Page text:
If you want to know how to make faster decisions, you need some kind of decision making system in place. And like any other system, when it works smoothly and easily it becomes more efficient. This means, of course, that the first thing to do is to put a system in place.
I know, I know! Some of you may have been hoping to skip this step. But before you do anything, consider this.
Do you want to know how to make faster decisions because you need to make a particular decision quickly and you're prepared to put up with whatever long-term consequences come along?
Or do you want to put a solid decision making model in place that will teach you how to make faster decisions that work every time? Where not only the short-term but also the long-term consequences are in your favour?
If it's the former, I have found just the thing for you! A decision making novelty! It would actually be funny except for the fact that some people actually live their lives this way!
If you want to know how to make faster decisions using a dependable decision making model that uses rational thinking plus your own intuition, that you already use, read on…
If I had eight hours to chop down a tree, I'd spend six sharpening my axe.
- Abraham Lincoln
We have already looked at the idea that If you're in a bad state, and you're having a bad day, you will probably make bad decisions. And if you're having a great day, and you're in a great state, you make much better decisions.
Being in a good state also allows you to make faster decisions because there is less stress, worry and emotional overload to slow down your thinking processes.
People who work in emergency situations, such as medics and firefighters. These people regularly make very rapid decisions in life and death situations.
What's that got to do with your wanting to know how to make faster decisions? The results of the study of these professionals was very interesting.
First of all, they were not comparing and contrasting alternatives. They were not weighing the pros and cons of different options.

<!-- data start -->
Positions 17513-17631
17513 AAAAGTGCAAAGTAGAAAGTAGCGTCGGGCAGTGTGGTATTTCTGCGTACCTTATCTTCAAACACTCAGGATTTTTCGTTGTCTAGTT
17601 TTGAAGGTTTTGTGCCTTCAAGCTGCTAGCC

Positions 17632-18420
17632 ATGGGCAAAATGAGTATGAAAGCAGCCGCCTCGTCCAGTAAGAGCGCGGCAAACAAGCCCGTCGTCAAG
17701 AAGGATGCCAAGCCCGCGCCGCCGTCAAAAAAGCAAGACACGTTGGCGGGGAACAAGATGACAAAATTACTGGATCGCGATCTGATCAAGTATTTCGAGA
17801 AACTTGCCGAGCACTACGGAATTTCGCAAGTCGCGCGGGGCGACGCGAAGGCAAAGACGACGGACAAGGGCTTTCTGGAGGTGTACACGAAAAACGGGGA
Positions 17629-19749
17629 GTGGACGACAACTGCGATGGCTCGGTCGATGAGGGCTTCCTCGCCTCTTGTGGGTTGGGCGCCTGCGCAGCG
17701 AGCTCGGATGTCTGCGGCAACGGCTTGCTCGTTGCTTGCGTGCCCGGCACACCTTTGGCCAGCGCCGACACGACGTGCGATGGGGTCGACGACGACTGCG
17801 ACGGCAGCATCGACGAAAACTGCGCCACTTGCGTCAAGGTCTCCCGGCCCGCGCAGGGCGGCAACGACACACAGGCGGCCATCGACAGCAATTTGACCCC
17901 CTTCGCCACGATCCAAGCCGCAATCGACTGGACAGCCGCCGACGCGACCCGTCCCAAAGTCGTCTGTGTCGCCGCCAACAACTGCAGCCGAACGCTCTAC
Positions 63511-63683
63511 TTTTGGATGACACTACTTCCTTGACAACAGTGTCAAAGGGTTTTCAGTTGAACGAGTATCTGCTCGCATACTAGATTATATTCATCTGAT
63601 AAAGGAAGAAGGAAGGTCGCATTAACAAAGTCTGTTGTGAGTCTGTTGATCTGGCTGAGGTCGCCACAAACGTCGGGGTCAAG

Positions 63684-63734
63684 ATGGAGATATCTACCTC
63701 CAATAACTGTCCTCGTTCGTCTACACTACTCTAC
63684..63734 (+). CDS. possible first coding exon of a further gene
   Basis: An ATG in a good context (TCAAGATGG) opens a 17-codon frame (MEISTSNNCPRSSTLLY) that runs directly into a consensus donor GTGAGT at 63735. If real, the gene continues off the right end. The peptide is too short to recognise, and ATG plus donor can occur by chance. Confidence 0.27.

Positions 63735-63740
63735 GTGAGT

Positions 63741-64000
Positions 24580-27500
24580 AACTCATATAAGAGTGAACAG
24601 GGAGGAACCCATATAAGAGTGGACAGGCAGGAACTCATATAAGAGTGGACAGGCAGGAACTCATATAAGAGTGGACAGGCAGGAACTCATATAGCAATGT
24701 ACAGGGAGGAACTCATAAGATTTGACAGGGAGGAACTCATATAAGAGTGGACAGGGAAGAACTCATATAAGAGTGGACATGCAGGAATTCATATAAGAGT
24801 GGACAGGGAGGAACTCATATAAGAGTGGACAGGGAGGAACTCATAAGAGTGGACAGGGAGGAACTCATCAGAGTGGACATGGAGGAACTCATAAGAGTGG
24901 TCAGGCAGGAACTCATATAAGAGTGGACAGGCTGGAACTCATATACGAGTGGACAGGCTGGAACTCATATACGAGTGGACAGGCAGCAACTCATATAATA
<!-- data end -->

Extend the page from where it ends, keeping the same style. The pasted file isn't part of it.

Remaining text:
Instead they chose a plan that they considered would get the job done in the best way possible in the moment, and they implemented that. This makes for a much faster process.
The second thing they did was monitor what was happening in the action phase and if it became obvious at any stage that things were not going according to plan, they changed their decision and picked another plan of action.
This means, firstly, that they were not afraid of making mistakes, and secondly, when they recognized a mistake they were willing to admit it and move on.
This fear of making a mistake can be paralysing. It is often called analysis paralysis, and it means that a person can spend so much time analyzing the possible consequences and potential mistakes in deciding, that in the end they are paralysed and do nothing. Not exactly a formula for how to make faster decisions!
Another trick is to make decisions before you need to. Many people leave decisions until the last minute and this adds a time pressure to the stress they already have about the decision.
Don't do this to yourself!
If you set a deadline for deciding something and you make the decision beforehand, it means you have spent less time on the decision and it was faster than if you waited until the last minute. (Yep... that last bit was a stretch!)
But it does mean that you have less stress when making the decision. It also means that you can relax and take your time implementing the decision, and if anything goes wrong, you have time to amend it.
'Wish for your deepest desires', she said, and when I asked if they'd come true, she said 'They always do, so get them out in the open while you're still young enough to correct any serious mistakes.'
- Brian Andreas